We are all trying to live freely but some of us are more controlled than others. It was a revelation to see how some humans exert control over others, how others manage to find ways to circumvent the control system, how some people love to be part of the control system, and how some people died due to the control system.
This was the first time.
The visit to the Killing Fields in Cambodia. How tourists walked all over the bits and pieces of humanity.
Never heard of the author but found myself hating him more and more. Very judgmental and hypocritical. Down on everyone and everything unless he does it himself. Then it is ok. Mentions many people and things that he loathes. Maybe his fans like this. I find it grating and annoying. One of those people that complains about everything and everybody, but offers nothing themselves. Unless this book is his offering, because with all that being said, I must admit it kept me entertained for a drive from Pittsburgh to NJ. Didn't like him, but a good story. He is able to tell a good story and keep people interested.
Never listened before and probably not again.
Be more accepting of people
You would think someone that travels so much would be less stereotypical and take each person for who they are. He is very dismissive of groups of people as a whole. Would find it very interesting to travel where he has gone, but wouldn't want to go with him.
It was what we call in India 'time pass' reading.. no classic but easy to get through. I found the Iran bit too short and the US bit too long. The North Korean part was great ....
There are some funny stories here - and I think a different narrator would have brought this off better. Joly goes out of his way to inform the listener constantly that he only likes places if other tourists haven't "discovered" them yet, which gets a bit tiresome. Also anything to do with the USA, unless its in an eastern city that reminds him or Europe, is coarse, loud, fat and rude. Even when he's in other countries he seems to slip in an American visitor just to remind us how terrible THE US is.
"An OK read/listen"
Best: Some interesting insights into lesser visited places around the world. Funny in places.
Least: On occasion, a little too self-promotory.
Ending kind of petered out....underwhelmed (but then again, you wouldn't necessarily expect a big finish for this type of book).
This is my first listen to / read of Dom Joly.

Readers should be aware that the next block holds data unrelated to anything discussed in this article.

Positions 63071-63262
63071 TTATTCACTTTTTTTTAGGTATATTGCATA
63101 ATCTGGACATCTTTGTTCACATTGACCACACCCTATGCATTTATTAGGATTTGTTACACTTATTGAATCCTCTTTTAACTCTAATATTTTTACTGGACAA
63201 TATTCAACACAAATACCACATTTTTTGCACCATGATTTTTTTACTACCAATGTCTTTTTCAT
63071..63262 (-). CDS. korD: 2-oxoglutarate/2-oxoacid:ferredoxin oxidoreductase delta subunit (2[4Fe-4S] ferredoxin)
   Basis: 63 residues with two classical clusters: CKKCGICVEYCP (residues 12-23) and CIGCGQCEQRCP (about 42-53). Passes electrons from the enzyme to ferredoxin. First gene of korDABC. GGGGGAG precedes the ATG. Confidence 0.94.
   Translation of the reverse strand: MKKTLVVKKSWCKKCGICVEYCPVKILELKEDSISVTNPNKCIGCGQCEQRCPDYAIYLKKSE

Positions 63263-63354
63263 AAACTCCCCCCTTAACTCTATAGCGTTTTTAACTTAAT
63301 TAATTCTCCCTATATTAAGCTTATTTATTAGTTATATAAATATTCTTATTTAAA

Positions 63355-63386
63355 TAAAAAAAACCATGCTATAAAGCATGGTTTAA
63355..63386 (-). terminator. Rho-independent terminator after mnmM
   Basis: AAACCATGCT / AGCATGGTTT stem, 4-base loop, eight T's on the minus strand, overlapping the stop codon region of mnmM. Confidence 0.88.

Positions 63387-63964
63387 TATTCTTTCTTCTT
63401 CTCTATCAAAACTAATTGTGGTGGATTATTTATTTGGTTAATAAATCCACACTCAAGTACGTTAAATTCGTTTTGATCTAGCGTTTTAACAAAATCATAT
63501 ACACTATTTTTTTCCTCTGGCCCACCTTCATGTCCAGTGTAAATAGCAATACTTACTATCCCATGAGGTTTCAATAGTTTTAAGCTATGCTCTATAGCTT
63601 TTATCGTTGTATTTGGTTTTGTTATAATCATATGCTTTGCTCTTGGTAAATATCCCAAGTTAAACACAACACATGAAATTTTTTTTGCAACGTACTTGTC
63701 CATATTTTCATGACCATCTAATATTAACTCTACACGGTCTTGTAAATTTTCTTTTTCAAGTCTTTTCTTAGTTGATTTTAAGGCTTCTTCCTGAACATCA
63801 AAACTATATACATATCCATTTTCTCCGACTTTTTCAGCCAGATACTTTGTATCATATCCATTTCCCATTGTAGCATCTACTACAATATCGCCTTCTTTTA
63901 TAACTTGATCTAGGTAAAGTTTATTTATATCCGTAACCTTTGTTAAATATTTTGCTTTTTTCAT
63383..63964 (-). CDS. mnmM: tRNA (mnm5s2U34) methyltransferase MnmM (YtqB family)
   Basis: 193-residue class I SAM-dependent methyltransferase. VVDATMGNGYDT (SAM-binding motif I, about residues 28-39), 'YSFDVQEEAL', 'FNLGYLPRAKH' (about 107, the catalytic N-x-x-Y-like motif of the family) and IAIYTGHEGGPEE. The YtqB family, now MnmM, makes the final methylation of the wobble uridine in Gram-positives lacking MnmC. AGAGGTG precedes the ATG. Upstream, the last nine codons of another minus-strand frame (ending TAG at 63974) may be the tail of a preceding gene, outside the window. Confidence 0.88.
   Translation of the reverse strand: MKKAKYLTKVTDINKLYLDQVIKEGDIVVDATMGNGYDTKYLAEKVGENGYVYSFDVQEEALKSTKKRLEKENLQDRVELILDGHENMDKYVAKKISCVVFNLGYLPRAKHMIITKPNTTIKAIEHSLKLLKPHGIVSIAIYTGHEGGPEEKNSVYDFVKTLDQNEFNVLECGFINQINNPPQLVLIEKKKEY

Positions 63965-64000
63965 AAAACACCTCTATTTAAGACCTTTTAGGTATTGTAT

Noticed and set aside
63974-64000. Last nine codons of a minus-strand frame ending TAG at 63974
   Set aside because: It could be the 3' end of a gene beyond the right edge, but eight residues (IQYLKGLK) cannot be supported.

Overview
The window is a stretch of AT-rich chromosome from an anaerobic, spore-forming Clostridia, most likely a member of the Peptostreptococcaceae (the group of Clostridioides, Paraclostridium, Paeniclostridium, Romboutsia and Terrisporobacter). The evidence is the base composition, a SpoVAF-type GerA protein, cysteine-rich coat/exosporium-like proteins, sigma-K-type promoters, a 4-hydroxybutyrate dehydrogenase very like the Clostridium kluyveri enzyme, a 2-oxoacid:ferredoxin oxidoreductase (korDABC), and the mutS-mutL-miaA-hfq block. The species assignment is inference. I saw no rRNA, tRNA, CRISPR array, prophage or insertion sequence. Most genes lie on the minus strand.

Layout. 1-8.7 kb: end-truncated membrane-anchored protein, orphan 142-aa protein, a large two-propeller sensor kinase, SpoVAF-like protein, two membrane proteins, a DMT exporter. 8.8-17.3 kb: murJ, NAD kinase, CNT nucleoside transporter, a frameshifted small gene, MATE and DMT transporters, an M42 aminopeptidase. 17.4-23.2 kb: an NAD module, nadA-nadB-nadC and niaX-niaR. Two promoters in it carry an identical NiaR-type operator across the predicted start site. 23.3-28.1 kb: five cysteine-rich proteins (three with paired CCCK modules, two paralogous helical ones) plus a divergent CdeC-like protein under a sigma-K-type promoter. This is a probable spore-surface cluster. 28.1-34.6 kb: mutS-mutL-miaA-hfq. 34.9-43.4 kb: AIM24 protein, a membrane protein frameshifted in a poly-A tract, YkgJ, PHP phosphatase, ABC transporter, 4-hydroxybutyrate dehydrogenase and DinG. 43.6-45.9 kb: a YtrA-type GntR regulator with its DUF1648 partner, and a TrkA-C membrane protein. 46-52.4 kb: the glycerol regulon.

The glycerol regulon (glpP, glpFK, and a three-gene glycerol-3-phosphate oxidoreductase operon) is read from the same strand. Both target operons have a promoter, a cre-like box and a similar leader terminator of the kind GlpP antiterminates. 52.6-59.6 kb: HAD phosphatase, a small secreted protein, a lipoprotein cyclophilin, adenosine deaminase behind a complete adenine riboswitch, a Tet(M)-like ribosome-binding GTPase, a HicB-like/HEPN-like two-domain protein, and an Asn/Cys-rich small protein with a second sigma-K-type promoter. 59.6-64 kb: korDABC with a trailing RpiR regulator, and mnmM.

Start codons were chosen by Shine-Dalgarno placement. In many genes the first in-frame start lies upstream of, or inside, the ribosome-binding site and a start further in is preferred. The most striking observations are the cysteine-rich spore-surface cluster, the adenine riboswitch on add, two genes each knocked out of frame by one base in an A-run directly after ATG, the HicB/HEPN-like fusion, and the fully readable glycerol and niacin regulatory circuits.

Yes, given he's already done similar travel TV programmes. Dom Joly would obviously have to be the star!
Didn't know what to expect. Great that Dom Joly narrated it too. Give it a go.
"an unexpected gem"
My first internet download of a book. I have downloaded books from CD's previously, but this was a new experience. A brilliant experience. The book was not only funny, it was entertaining, educational and thought provoking. Read in a chatty way, so wasn't slow and sleepy, like many, and kept the listener alert. The book gives insights to many well known places of sadness, which we all tend to visit when we are there. Strange how we all are drawn to something macabre.
Brilliant book for travellers. Gave it 10/10. Strongly recommended. Brilliant. Will now seriously consider other audible books.
"Interesting insights to places around the world"
Don't expect much Trigger Happy buffoonery, but the basic premise is sufficiently trigger happy. Visit locations around the world affected by death, assassination and/or totalitarianism.
"loved it loved it !"
great stories and we'll travelled...makes we wish to travel to all of these places and have my own expereince of these dark but uplifting countries. Well done Mr Jolly.
"Dom Joly knows how to write and get the listener indulged!"
This book is for anyone who loves to listen to people's stories and tales. I for one could listen to anyone telling me about their past experiences and what they got up to.
Dom is one of those people and I have listened to this book now 3 times. The others are just a great, if you liked this ones then get listening to "Monsters and Super Creeps"......brilliant!!
"The Casual Arrogance of an Englishman Abroad"
It's not quite xenophobia, bigotry or racism, but there is a definite air of superiority that permeates this book.I had expected an exploration and celebration of the bizarre and hard-to-explain places that Dom Joly chose to visit, but instead we were given a list of complaints that were borderline snobbery, and didn't allow us to savour the experience.
I love the books of Jon Ronson. They embrace the weird and challenging situations that he discovers, and they absolutely revel in them. This book didn't do that at all. I always felt like I was a tourist, and always detached from the place.
I gave it two rather than one star because the tales are mildly interesting (although, I must say I was also a little underwhelmed by the choice of destinations).
"what an arsey bloke, for a 'travel' writer"
DJ tries so hard for wry & sardonic & all that clever stuff but Mark Thomas he isn't; middle-class middle-England arsey is how he presents.
There are some entertaining and of-interest sections & flashes but for me these were drowned by his stereotype-tastic ethnocentrism; lazy boy.
"my favourite book"
can listen to it over and over. great writing about interesting places brilliantly read by the author.
"Joly Good (sorry)"
Thankfully not funny in the main. I found it amusing and well written in the main. Could do with some repeats editing. Overall as good a travel book as I have read.
Report Inappropriate Content
If you find this review inappropriate and think it should be removed from our site, let us know. This report will be reviewed by Audible and we will take appropriate action.